Gallacher becomes PGA Captain and joins an elite band
Bernard Gallacher has begun his year as PGA Captain and in doing so became just the eighth person to lead the Association and a home Ryder Cup team.
Gallacher captained Europe in 1991, 93 and 95 and joins a distinguished list comprising PGA co-founder J H Taylor, Ted Ray, George Duncan, Sir Henry Cotton, Eric Brown, Bernard Hunt and Dai Rees.
Each captained either Great Britain or Great Britain and Ireland before Team Europe began contesting the biennial match and Gallacher said: “It’s a great honour to be made captain and follow in such illustrious footsteps.”
The 72-year-old Scot, who won 22 professional tournaments and played in eight Ryder Cup matches, qualified as a PGA Member in 1971 and, in succeeding Peter Hanna, has become the Association’s 80th Captain.
“I am a proud PGA Member and I am honoured and humbled to captain the Association,” he said.
“When I turned pro my mission was to become a fully qualified PGA Member. It’s the pinnacle for a professional.
“The PGA is a strong brand, represents excellence, service and a lot more besides. That’s what it means to me.
“I’m really looking forward to representing the PGA Members and doing do my best to promote the Association at all times.
“There’s a paradigm shift going on at the moment in The PGA with the introduction of the 2020 Vision Initiative.
“I think it’s great the way there are different facets of membership. You can be a PGA Professional, you can be a PGA Coach, you can be a PGA Manager.
“This is the way forward and I think it’s a very good idea. And, of course, the letters PGA are at the front of those descriptions, which is a sign of excellence.”
Gallacher was made a PGA Honorary Member in 1994 and awarded the OBE for services to golf in 1996.
He relinquished his role as head professional at Wentworth in the same year after a quarter of a century spent combining his duties at the exclusive club with his tournament career and spells as Ryder Cup captain.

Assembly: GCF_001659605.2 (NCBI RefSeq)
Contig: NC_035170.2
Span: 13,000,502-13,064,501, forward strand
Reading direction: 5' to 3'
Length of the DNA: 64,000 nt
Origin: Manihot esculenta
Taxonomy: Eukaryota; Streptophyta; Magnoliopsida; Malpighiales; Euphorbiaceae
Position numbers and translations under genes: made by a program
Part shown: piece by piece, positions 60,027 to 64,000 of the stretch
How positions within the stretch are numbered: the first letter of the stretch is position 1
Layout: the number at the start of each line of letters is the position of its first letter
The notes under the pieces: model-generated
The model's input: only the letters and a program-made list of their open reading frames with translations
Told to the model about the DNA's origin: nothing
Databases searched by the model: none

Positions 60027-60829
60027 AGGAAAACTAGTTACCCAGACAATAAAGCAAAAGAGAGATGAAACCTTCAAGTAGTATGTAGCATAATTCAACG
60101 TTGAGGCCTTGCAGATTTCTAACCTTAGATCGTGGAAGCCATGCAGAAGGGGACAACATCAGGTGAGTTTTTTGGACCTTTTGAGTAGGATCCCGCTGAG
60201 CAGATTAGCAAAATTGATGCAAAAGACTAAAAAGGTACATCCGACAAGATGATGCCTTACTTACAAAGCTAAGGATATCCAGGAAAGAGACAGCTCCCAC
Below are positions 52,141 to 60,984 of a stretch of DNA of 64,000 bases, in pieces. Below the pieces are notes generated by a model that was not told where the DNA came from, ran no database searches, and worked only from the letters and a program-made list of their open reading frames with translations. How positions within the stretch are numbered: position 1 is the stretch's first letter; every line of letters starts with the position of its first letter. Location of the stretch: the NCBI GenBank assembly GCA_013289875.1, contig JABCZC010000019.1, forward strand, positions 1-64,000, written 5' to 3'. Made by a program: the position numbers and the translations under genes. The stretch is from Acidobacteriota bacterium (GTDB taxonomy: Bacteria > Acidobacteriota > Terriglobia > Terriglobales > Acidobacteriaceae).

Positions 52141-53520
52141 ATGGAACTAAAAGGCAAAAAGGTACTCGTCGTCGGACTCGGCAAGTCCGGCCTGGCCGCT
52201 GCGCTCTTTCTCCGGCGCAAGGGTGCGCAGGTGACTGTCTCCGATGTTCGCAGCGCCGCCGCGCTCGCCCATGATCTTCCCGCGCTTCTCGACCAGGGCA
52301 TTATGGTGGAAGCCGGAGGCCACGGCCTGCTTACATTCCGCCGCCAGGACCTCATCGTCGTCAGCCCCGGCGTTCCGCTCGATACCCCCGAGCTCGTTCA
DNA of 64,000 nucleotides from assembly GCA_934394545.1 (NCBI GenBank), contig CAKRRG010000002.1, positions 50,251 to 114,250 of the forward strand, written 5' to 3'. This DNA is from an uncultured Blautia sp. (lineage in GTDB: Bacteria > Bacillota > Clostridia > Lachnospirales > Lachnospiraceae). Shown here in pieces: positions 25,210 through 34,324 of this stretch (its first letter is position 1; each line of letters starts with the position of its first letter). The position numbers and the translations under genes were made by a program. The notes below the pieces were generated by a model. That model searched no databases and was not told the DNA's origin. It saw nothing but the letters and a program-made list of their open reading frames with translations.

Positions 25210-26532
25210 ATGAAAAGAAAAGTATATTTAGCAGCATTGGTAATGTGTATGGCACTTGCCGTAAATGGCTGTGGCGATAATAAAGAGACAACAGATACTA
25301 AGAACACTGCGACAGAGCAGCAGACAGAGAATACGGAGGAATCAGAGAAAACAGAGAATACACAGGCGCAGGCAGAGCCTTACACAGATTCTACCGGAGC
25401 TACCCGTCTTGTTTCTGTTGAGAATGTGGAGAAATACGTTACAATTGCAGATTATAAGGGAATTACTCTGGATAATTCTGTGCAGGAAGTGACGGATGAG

“There’s no chance that could happen now,” he said. “The demands on Tour players make that an impossibility.
“Similarly the role of Ryder Cup captain is a full time one - that wasn’t the case in my day. I was still head pro at Wentworth when I captained the team and some of the members came out to Kiawah Island in 1991 to support us.”
Gallacher succeeded Hanna on April 1st and PGA chief executive Robert Maxfield said: “We are delighted to welcome Bernard in joining the special band of PGA Professionals who have the honour of becoming the Association’s Captain.
“Bernard is one of the game’s most respected and well-known figures and he will be a superb ambassador for us during his year in office.
“In welcoming Bernard we would like to thank Peter Hanna, his predecessor, for his sterling work in the role. Based in Northern Ireland, Peter has been a familiar presence at almost all our national tournaments wherever their location, not least the 2019 PGA Cup in Texas. It’s a great shame his spell as Captain has been disrupted by the pandemic.”
Hanna, the outgoing Captain, added: “It has been such an honour and pleasure to have served as PGA Captain during 2019-21.
“It is hard to believe that the four years, two as Vice and two as Captain, have come to an end, but I am left with a lot of wonderful memories which Lynne and myself will never forget.
“To my successor Bernard Gallacher, I wish him all the very best. His reputation in the world of golf needs no introduction, from club professional at Wentworth and his heroics in the Ryder Cup to name a few. I know he will be a great ambassador for the Association and will enjoy every minute of the term.”
Wesley Pappin – a stalwart of Irish golf